Since this blog will be throwing around the term “musical” all the time, often to refer to some fairly diverse works, I thought I’d take a moment to talk about the term.
What we call “musicals” today are descendents of the operas of the 17th – 19th centuries, which themselves grew out of oratorios, which harked back to the musical/poetic ritual dramas of ancient Greece and Rome. So while many theatre snobs sniff at musicals as inferior to “straight” drama, the notion of drama told only in words, with no music or songs, is a fairly new innovation. Even Shakespeare included songs and dances in many of his plays, and each show was likely provided incidental music by a lute player or small band.
In the world of opera (the word is Italian for “work” as in “a work of art”), there are two broad categories – the opera seria and opera comique. While it is broadly true that opera seria is more “serious,” tackling weighty subjects and noble themes, and opera comique is lighter and more populist in tone (not necessarily "comic" - the tragic Carmen of 1875 is an opera comique), the true distinction is a technical one. The main difference is that opera comique employs spoken dialogue to advance the plot, instead of the unbroken flow of music and singing found in opera seria. There are sub-categories and distinctions within these two broad classifications, of course, but for our purposes, this is enough.
As the operatic form became more and more popular with the masses, demand grew for lighter, more accessible works. Operettas, lighter in tone and in form based on the opera comique style of music and dialogue, fit the bill perfectly. It is the operetta, as perfected by Offenbach, Strauss, Gilbert & Sullivan and others, to which we owe the form of entertainment we know as “musical theatre.” In particular, the stunning success of HMS Pinafore (1878) granted respectability to the American theater – that notorious haunt of idlers and wantons, shunned by a nation descended from Puritans.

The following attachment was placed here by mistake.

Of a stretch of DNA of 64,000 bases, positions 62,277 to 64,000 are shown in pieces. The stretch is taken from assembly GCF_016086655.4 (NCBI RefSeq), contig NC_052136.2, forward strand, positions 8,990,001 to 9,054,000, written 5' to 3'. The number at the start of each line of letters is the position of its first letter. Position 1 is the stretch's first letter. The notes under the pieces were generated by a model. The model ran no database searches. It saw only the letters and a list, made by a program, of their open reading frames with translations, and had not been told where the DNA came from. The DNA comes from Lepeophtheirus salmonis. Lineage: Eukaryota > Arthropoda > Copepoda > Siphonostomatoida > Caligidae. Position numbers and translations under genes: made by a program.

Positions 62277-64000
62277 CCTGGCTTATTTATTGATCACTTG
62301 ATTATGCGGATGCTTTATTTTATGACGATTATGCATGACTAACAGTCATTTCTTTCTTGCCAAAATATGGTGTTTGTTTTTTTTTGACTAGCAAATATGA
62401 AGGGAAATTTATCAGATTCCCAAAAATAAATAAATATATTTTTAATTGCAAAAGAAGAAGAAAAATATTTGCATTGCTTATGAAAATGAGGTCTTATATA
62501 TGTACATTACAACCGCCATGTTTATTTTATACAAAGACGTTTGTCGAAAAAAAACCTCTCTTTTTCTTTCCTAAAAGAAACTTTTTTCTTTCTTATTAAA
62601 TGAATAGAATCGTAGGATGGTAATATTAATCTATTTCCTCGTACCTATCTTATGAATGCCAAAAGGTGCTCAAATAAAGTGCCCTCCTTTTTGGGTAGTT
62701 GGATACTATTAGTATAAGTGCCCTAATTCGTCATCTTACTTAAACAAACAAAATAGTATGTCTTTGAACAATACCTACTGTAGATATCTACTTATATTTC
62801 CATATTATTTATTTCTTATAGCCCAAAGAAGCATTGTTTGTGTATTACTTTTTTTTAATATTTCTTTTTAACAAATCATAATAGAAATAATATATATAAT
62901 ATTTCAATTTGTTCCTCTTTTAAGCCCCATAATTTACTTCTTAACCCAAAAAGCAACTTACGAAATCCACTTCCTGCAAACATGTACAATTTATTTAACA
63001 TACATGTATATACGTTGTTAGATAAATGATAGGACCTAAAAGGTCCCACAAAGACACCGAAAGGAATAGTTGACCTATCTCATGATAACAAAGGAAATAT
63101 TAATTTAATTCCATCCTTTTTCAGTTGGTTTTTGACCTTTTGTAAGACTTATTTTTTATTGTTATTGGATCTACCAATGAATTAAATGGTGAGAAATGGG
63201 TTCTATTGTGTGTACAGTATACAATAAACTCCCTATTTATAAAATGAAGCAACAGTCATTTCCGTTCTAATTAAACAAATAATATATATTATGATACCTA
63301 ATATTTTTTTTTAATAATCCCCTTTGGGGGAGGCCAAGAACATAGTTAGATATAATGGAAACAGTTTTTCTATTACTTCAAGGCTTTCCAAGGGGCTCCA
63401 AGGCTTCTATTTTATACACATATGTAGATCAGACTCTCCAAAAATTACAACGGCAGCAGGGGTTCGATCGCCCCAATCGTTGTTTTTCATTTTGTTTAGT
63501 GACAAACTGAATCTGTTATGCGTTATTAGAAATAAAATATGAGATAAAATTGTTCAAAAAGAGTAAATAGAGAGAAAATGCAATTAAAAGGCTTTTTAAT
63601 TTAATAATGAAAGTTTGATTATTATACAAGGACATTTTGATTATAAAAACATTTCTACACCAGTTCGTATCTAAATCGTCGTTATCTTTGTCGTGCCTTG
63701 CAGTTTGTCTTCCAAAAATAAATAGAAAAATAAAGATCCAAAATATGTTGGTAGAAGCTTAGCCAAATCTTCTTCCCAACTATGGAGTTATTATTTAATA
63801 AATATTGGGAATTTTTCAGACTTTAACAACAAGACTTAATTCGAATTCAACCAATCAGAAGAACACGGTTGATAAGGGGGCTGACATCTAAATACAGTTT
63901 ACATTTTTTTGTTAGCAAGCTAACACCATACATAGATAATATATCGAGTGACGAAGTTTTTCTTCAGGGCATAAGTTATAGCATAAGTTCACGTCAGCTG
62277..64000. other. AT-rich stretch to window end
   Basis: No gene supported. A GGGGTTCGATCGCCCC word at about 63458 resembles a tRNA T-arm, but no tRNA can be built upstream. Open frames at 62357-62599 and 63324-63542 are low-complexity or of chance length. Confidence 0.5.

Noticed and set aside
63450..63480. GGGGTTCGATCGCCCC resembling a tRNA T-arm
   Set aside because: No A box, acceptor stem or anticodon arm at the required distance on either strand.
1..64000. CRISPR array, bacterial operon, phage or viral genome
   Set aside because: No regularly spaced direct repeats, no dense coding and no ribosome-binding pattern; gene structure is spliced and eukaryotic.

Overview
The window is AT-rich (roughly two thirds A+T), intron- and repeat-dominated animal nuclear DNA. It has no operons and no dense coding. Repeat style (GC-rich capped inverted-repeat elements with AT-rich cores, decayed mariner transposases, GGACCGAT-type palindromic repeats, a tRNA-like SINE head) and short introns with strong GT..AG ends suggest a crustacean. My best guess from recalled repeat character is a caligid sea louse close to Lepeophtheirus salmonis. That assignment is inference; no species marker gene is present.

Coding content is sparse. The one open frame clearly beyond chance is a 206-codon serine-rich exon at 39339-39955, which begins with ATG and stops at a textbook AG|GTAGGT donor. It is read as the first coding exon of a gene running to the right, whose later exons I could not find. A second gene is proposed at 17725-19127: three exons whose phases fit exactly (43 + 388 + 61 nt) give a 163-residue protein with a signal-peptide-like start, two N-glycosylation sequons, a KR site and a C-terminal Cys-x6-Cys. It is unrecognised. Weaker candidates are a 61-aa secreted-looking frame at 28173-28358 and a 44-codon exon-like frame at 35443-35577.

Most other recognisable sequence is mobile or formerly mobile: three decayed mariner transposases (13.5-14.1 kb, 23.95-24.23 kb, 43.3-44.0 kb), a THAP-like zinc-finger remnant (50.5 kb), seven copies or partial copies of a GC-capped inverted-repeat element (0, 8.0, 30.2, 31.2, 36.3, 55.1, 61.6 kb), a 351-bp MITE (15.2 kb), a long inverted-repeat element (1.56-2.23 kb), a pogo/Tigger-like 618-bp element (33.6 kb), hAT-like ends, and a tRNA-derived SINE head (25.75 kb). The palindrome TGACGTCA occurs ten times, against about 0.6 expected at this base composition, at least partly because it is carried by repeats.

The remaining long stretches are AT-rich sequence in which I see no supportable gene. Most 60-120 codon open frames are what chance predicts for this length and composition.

The transition from “operetta” to “musical” came about slowly, and involved much cross-pollenization with vaudeville (or music hall, as the Brits would have it). For a good long time, a “musical comedy” was a glorified revue with flimsy plots stringing the numbers together. Most people credit Hammerstein & Kern’s Show Boat (1927) as the first true musical – a work that integrated strong story and characters with songs that expressed emotion and moved the plot forward. It sounds like we are back to operetta, however, one might say that whereas an operetta is a light opera with dialogue, a musical is a play with songs. It’s a subtle distinction, but an important one, but there is plenty of room for overlap.
In recent years, musicals have moved back to their operetta and opera seria roots. The two major innovators in this area are Sondheim and Lloyd-Webber. Sweeney Todd (1979) is operatic in its scope, intensity, and the complexity of its score. Several of Lloyd-Webber’s productions, such as Evita (1978) and The Phantom of the Opera (1987), contain little to no spoken dialogue, and aspire to the seriousness of opera’s grandest traditions (and in the case of Evita, succeed). The influence of the rock concept album also cannot be ignored. The Who’s Tommy might have taken over 20 years to reach the Broadway stage, but its influence was felt in works such as Jesus Christ Superstar, Hair, Evita, and many others. As a side note, the term “rock opera” is bandied about quite loosely, when the term “rock musical” is more apt. One of the few true rock operas is Ken Russell’s film of Tommy, which contained a lively mix of arias, recitives and choruses, all set to a thrilling rock score, and no dialogue whatsoever. Most other shows termed “rock operas,” such as The Rocky Horror Show (1973), are really musicals. The term "rock opera" is bandied about mostly because it ennobles a "low art" form, and because it just sounds cool.
One further note – I use the term “theatre” when referring to an art form, while a “theater” is a building.